History And Context
A restless, inveterate traveler his entire life, George Inness made many extended painting trips to locations in the southern United States in the last decade of his career. Drawn as much by concern for his health as for the natural attractions, he wintered regularly in the relatively isolated community of Tarpon Springs, Florida, from 1887 until his death in 1894. Inness made some of his finest late paintings in this sleepy town, off the beaten path and not a typical vacation spot on the northern Florida Gulf Coast known for its tall pine trees, causeways, and short, flat vistas. Infused with a pantheistic view that equated the physical world with the spiritual realm, these late works are characterized by an expressive, loose transcription of nature achieved through broad paint application that involved subtle color, tonal effects, and glazing.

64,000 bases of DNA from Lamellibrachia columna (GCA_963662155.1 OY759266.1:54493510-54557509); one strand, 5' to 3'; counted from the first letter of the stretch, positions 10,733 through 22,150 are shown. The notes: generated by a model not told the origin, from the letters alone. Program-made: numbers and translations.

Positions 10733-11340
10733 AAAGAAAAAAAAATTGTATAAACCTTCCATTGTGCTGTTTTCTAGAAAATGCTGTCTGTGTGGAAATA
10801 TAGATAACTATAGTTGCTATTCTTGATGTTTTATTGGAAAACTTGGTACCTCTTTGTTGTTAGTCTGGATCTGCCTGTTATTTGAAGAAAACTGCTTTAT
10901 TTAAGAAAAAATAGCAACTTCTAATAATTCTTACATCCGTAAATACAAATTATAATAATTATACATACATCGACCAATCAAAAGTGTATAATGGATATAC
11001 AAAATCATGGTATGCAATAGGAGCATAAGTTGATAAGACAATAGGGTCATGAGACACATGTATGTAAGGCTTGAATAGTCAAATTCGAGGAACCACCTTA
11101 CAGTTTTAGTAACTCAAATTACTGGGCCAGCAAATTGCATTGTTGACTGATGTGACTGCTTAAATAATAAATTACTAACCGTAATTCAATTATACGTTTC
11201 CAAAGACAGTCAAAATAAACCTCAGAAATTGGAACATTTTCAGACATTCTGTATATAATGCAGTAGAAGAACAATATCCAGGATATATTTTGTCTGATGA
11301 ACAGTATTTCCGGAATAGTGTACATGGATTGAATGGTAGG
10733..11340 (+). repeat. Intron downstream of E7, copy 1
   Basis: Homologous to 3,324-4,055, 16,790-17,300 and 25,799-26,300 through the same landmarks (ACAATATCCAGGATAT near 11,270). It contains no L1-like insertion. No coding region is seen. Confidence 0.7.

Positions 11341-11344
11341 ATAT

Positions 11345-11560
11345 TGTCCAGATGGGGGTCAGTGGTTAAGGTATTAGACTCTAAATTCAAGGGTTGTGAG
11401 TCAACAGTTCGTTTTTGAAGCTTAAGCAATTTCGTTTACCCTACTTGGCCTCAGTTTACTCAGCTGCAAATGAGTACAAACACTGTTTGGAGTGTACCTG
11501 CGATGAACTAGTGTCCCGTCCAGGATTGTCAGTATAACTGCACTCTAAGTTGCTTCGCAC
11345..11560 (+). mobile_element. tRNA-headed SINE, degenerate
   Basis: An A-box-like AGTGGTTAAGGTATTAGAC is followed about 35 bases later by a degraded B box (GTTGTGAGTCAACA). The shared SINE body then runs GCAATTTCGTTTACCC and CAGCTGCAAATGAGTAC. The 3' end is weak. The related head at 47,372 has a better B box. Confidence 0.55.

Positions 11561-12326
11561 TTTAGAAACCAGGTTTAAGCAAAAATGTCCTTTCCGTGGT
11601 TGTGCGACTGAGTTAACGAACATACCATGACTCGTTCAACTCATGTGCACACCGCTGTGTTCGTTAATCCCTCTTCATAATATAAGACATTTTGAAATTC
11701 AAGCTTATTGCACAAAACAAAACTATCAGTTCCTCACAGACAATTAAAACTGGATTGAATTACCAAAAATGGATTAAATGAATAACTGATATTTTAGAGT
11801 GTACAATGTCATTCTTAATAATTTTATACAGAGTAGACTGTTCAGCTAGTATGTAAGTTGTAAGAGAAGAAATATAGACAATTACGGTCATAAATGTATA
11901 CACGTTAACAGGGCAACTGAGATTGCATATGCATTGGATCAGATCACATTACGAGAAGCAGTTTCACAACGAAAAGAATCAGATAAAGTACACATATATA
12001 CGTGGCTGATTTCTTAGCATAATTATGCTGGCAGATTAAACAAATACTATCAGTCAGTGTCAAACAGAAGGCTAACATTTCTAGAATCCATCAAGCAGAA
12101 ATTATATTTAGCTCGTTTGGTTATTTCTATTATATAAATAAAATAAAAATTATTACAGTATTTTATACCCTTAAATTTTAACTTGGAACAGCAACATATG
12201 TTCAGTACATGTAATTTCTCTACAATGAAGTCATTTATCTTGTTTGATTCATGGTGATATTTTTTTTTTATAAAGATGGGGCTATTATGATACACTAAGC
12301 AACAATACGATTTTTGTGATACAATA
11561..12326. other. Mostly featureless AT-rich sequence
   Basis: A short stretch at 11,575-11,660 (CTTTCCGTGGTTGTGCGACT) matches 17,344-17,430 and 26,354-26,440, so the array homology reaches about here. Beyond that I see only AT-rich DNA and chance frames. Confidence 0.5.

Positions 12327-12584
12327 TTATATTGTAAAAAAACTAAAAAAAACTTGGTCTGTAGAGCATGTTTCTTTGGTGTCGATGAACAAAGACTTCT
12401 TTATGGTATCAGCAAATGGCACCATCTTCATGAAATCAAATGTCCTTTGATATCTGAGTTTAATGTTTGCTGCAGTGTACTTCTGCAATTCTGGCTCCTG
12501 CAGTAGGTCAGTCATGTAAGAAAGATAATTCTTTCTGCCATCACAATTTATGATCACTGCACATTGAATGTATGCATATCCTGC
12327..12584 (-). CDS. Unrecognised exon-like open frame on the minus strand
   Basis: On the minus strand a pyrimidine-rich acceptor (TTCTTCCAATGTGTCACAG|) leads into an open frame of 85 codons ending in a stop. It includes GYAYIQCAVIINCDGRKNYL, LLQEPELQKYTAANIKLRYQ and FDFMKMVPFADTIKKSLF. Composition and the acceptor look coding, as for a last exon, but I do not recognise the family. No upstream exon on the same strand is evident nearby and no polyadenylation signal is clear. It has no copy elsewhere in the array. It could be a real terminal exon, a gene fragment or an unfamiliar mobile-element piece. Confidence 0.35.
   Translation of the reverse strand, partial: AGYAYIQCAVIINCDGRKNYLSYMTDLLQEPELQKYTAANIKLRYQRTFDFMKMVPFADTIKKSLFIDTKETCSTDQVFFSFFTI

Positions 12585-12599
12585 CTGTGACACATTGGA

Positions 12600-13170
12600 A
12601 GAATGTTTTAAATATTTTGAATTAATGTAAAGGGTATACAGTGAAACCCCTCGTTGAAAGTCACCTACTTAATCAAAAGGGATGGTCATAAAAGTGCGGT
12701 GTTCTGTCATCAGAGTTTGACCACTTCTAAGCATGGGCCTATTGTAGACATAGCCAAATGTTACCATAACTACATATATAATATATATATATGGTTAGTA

His paintings from the mid-1880s until his death are characterized by an expressive, loose transcription of nature through broad paint application and subtle color and tonal effects. Moonlight, Tarpon Springs reverberates with spiritual intensity as the moon and glow of a distant bonfire pick out details in an otherwise dark and shadowy landscape poetically described by Duncan Phillips as having a “musical intensity” in its subtle tonalities. A lone woman wearing a white kerchief, who serves as both a compositional anchor and poetic accent, enhances the mystery and magic of the night. The figure and atmospheric effects are also reminiscent of the work of the French Barbizon School, an early influence for Inness. Inness's landscapes depict a luminous, gloriously hued, and limitless counterpart to the physical world of matter and substance.